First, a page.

On August 7, 1998, Prudence Bushnell’s office building exploded. She was blown across the room by what she called “a loud wave of freight-train force.” She slowly pulled herself to her feet. Then she and other members of her embassy staff tiptoed their way through concrete debris, pools of blood, slippery steel and clouds of smoke down several flights of stairs to the streets of Nairobi below.
Pru Bushnell was the U.S. Ambassador to Kenya when our embassy was bombed by anti-American Muslim extremists. Her book Terrorism, Betrayal & Resilience is a thorough examination of that event and the leadership that occurred before, during and afterwards.
If you think your organization is complicated… ! I was astounded at the complexity of her work environment. She had to navigate the Foreign Service division of the massive State Department, through its scores of countries and bureaus, through the complexity of protocols and policies, rituals of bereavement and rules of accountability, all operating across multiple cultures, languages and personalities. Later came the commissions, the reports, the egos, and the political posturing that accompanied everything.
I was thankful for the relative simplicity of my workplace!
Pru Bushnell studied leadership for years after that experience and founded the Leavitt Leadership Institute at Hamilton College. In her book she outlines leadership that can function in that degree of complexity. She makes one wise point in particular.
She quotes Peter Drucker’s distinction that management is “doing things right” and leadership is “doing the right thing.” Managers bring order, consistency and control to their organizations. There’s no clarity or cohesion without it. And leaders bring value, direction and purpose. There’s no integrity without it.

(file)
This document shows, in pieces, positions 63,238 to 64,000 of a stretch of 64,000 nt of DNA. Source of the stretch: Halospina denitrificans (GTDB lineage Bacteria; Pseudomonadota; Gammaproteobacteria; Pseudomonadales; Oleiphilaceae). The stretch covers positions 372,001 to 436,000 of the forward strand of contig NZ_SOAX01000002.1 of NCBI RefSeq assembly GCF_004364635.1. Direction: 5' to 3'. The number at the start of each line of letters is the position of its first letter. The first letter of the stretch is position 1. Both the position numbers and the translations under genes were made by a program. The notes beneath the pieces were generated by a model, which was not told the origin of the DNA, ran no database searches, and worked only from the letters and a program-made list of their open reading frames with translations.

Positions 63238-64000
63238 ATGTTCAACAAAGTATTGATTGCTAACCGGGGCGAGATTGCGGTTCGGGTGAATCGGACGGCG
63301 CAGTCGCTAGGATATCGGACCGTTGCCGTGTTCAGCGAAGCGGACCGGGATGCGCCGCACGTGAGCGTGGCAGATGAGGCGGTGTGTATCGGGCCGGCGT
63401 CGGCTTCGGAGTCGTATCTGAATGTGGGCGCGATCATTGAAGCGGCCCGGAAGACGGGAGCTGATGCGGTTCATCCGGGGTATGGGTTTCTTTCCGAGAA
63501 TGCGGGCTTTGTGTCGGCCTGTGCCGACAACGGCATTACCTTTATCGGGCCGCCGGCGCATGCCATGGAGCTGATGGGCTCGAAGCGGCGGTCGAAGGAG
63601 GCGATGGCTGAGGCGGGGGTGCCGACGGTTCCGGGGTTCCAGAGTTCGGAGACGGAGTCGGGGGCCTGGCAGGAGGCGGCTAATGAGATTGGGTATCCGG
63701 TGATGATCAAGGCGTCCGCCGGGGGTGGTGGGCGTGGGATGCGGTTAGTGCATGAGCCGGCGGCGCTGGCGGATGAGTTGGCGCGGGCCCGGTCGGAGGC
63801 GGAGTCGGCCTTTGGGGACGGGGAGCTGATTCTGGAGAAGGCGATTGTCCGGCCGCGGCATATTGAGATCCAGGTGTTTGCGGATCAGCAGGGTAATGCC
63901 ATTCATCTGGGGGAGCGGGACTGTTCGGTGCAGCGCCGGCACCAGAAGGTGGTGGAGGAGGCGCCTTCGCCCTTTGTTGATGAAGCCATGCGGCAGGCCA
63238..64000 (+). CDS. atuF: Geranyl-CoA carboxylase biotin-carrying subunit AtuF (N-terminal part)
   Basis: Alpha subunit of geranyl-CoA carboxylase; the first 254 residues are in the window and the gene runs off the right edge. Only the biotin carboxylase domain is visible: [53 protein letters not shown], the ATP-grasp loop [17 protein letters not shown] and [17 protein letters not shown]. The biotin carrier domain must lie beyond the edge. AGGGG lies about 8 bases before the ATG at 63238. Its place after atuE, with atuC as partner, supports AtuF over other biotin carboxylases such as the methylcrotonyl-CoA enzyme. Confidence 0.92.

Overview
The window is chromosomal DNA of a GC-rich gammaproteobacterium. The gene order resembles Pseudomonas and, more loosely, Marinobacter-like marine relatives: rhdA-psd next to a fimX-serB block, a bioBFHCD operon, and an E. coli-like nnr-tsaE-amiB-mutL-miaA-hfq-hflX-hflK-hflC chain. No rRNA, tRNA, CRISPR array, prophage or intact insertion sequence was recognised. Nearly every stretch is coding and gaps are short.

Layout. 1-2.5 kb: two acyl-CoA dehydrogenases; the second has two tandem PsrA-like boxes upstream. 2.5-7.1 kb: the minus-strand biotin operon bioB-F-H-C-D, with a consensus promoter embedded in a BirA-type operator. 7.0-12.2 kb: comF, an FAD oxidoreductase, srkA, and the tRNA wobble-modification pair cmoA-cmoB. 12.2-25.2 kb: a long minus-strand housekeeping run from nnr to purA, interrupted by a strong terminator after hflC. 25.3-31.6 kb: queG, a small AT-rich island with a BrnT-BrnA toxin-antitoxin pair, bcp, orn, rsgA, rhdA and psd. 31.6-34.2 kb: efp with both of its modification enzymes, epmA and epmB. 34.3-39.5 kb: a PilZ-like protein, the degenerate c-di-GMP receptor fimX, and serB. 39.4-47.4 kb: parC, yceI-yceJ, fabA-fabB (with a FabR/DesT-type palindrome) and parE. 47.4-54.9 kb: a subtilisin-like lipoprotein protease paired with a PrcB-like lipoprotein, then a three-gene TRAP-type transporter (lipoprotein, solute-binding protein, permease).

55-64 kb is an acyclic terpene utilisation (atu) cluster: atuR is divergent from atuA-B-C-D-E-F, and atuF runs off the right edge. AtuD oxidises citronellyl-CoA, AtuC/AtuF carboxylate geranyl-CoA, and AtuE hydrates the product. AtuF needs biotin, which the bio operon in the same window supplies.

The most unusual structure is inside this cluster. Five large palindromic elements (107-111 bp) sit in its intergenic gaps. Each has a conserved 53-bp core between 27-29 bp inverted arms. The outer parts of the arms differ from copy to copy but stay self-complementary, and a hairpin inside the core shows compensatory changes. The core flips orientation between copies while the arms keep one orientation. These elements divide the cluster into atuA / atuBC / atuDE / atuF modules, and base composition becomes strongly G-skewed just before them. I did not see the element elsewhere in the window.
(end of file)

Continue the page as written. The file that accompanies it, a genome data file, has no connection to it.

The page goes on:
Bushnell suggests that one sweet spot where management and leadership can meet is transparency. Doing things right and doing the right thing can meet in visibility. Good management and good leadership take the time to be clear, public, and intentional. Values and principles are explained and reinforced and open to feedback. Trust develops.
By contrast, Bushnell’s organization was and is notorious for protecting the originators of policy. Strategic decisions made in secret prevent accountability and ultimately provoke suspicion and resentment. Customers and stakeholders know well the frustration of being told “It’s policy” and having no recourse beyond that brick wall.
Even in personnel situations, I would suggest, greater degrees of visibility and accountability can ultimately do more good than harm. There are always times when confidentiality is essential. But in most cases the organization is harmed more by secrecy than any individual is by transparency.
We do well to opt for more openness, not less, because then there is more accountability. Opt for more visibility, not less, because then there is more honesty.
In the 10th chapter of Matthew, Jesus charges his followers to live by these words: “What I say to you in the dark, say in the light. What comes to your ear secretly, say publicly from the housetops.”
Consider what that might look like in your organization. How will you prioritize the value of transparency?
Larry Buxton is the author of 30 Days With King David: On Leadership (Front Edge Publishing, 2020). You can receive his weekly column Leading With Spirit, insights on character and leadership, in your mailbox each week by adding your email address to the block at the upper left.